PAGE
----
NJ Neighbors Protest Proposed Shul


rabbi-bogomilskyFrom a New York Times report: Rabbi Mendel Bogomilsky set out 20 years ago to establish a foothold for his faith in a wilderness of sorts. Rabbi Bogomilsky is one of 4,000 emissaries of the Brooklyn-based Lubavitch Hasidic group, which has been setting up outposts across the globe to encourage more engaged Jewish observance. He put down stakes in Millburn, N.J., a genteel township with Reform temples and Conservative synagogues but no Orthodox house of worship.In Millburn, the rabbi has conducted services out of two homes he owns, sometimes drawing 30 to 40 worshipers on the Sabbath and 150 on the High Holy Days, but also prompting repeated protests that he was disrupting his neighborhood’s suburban tranquillity. Now he wants to build a synagogue, and he has encountered strong resistance from Jewish and Gentile neighbors over his application for zoning variances.

Unrolling architectural sketches for a visitor, Rabbi Bogomilsky said he wanted to tear down his family’s home on Jefferson Avenue and a house next door that was donated by a supporter. He wants to replace them with a 16,000-square-foot, 144-seat Dutch colonial-style synagogue and social center, as well as a parking site for 50 cars. Since the two plots together total 1.8 acres, he needs a variance from the zoning board because the code requires houses of worship to be set on three or more acres.

millburn-shulMore than 100 neighbors have banded together to block his request, calling themselves the Concerned Neighborhood Association of Millburn Township. They argue that the town’s leafy character would be violated by shoehorning an institution into this residential enclave.

James Welch, a retired Nabisco executive who lives next to the rabbi’s Jefferson Avenue home, said that he was bothered by periodic celebrations and fleets of parked cars, but that those annoyances were minor compared with the central issue – that a synagogue on so small a plot could open the door for day care centers or shelters to do the same.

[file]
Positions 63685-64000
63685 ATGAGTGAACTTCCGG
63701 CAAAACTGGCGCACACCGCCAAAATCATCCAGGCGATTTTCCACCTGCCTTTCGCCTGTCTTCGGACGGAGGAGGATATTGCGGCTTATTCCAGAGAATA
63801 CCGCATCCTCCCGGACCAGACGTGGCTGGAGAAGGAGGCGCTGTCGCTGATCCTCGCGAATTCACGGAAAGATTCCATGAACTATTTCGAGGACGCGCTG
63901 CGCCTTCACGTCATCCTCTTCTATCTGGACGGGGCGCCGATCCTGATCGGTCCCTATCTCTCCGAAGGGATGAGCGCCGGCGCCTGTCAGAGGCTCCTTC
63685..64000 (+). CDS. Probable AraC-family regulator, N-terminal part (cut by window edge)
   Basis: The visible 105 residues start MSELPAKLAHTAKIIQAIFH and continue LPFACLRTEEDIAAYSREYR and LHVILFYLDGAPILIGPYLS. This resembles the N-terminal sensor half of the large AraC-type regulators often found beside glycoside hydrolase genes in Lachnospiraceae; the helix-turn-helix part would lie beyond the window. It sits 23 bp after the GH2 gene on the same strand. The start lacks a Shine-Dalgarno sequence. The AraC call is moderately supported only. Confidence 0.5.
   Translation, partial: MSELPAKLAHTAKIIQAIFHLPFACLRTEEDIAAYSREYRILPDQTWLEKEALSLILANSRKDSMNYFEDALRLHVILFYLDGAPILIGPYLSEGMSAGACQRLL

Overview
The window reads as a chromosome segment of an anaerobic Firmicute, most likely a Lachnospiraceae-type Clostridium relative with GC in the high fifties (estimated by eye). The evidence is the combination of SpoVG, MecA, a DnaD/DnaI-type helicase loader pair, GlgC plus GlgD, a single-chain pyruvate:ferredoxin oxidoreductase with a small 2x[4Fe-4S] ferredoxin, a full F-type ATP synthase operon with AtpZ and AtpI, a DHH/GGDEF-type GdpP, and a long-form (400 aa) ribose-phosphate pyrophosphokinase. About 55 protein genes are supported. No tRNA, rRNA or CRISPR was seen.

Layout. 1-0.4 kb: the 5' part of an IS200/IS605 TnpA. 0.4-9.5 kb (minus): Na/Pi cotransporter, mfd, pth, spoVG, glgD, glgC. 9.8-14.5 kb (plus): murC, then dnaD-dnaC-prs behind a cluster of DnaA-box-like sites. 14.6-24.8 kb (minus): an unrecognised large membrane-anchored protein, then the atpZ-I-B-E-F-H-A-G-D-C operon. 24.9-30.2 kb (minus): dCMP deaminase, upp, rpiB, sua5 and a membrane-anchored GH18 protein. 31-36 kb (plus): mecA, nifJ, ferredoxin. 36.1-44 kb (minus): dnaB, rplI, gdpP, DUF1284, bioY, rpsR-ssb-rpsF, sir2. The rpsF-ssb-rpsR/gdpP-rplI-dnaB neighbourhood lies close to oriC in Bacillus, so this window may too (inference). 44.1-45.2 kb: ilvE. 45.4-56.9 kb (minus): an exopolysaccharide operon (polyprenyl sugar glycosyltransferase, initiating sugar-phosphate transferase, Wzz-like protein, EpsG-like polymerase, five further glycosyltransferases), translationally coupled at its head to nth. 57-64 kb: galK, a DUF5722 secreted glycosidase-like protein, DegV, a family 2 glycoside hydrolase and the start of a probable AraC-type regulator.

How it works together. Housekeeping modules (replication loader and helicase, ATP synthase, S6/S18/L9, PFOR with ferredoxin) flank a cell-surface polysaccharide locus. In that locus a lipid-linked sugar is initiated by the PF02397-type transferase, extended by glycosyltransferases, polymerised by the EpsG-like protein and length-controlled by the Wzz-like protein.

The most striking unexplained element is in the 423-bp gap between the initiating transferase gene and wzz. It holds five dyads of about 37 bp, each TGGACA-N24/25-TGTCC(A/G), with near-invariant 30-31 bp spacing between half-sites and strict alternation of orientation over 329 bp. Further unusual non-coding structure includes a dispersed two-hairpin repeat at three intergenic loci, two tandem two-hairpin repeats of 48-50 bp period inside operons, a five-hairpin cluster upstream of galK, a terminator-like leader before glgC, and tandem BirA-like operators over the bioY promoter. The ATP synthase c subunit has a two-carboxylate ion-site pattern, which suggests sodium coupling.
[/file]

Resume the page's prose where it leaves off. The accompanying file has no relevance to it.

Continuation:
“It won’t just be houses of worship,” he said.

In a town of bankers, lawyers and doctors, where the rabbi estimates that one-third of the 20,000 residents are Jewish, some accuse his critics of being anti-Orthodox and not wanting to see their staid town transformed by lively prayer gatherings. But the critics say it is purely a question of zoning.

“I’m Jewish and have lived here for 35 years,” said Michael Becker, a communications consultant for the neighborhood association. “There’s nothing about this organization that has anything to do with anything except rules.”

At a meeting in February, a critic of the proposed synagogue pointed out that he had lost relatives in the Holocaust and that his sister was an Orthodox Israeli.

Why, the opponents ask, could the rabbi not find a legal three-acre lot? Kevin Coakley, a lawyer for the neighborhood association, said that New Jersey case law upheld the right to host prayer services in a home, but that at some point the number of worshipers and their cars disrupt a neighborhood’s calm.

millburn-shul-2The rabbi, who said it would cost $6.25 million to get his synagogue up and running, including construction and acquisition costs, contends the town has gone to absurd lengths, including police surveillance, to stop him from hosting services at his homes.